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Vaccinations have prevented at least 103 million cases of contagious disease since 1924

01
Dec
2013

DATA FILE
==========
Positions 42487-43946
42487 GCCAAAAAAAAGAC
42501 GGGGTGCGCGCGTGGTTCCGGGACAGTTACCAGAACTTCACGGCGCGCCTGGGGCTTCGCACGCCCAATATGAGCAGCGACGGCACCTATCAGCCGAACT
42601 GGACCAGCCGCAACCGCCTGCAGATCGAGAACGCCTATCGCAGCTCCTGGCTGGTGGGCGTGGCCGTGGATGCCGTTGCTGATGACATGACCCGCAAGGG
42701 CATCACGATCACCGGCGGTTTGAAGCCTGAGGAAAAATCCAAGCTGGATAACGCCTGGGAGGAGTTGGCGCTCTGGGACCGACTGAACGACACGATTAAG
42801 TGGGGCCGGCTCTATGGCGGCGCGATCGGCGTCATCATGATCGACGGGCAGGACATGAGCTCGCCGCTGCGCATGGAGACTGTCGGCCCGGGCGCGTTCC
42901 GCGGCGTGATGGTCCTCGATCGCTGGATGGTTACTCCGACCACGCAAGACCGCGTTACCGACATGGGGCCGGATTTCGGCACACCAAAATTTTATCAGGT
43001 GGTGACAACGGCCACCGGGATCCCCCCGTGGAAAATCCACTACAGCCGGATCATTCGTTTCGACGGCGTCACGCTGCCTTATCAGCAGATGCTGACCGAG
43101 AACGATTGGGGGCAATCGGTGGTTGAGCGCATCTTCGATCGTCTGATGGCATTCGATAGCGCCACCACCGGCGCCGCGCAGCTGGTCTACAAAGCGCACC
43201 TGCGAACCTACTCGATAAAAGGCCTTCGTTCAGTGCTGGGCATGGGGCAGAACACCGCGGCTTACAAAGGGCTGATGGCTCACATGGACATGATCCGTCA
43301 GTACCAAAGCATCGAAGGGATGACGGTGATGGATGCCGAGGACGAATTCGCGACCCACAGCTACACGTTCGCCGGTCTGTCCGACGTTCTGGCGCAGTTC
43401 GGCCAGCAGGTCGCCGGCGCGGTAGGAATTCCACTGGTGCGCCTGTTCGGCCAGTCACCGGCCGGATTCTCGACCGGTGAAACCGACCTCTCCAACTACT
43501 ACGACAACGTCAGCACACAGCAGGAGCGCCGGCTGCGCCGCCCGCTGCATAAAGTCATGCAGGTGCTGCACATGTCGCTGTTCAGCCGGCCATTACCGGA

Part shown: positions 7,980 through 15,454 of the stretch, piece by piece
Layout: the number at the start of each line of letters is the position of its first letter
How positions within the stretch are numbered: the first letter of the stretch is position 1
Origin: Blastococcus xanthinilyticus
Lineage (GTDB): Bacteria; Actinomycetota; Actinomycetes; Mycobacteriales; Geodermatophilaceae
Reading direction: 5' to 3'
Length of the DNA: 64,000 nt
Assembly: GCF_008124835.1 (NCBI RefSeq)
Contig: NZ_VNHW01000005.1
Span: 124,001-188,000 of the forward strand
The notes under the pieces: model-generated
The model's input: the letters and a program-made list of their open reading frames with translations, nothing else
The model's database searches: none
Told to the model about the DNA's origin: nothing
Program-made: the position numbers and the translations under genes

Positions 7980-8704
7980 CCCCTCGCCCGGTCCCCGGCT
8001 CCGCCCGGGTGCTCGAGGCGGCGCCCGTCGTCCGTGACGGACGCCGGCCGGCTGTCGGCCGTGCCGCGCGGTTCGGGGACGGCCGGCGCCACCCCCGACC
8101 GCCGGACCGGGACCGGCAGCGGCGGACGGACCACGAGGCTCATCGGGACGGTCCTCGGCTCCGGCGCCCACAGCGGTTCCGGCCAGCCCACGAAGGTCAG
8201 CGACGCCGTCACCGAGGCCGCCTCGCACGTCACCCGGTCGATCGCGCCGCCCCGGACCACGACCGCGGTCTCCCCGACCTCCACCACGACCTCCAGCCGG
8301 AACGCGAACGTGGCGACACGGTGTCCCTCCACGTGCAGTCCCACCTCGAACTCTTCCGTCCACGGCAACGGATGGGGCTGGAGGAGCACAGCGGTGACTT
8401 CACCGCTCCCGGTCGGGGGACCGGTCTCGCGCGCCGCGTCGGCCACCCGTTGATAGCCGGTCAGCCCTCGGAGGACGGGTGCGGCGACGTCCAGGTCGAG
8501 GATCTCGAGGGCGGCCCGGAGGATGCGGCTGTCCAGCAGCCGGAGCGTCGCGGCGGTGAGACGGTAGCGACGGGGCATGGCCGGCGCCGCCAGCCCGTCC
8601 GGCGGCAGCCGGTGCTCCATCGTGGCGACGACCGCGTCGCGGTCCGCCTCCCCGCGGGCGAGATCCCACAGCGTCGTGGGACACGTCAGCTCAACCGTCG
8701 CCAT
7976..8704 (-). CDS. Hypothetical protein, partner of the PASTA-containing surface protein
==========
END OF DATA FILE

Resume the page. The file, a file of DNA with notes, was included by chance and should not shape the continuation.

Vaccinations have been credited with some of humanitys greatest health technological triumphs over disease, including drastically reducing polio around the globe and almost eliminating smallpox entirely. But how many people have been spared life-threatening infections thanks to the introduction of vaccines? The study, a mammoth undertaking that tracked nearly 88 million cases of disease throughout thousands of Americas biggest cities and extrapolated all the likely additional cases had their not been vaccines, was published at the end of November in the New England Journal of Medicine. It focused on seven vaccine-preventable diseases: polio, measles, rubella, mumps, hepatitis A, diphtheria and whooping cough, and then tracked the number of cases following the introduction of vaccines.

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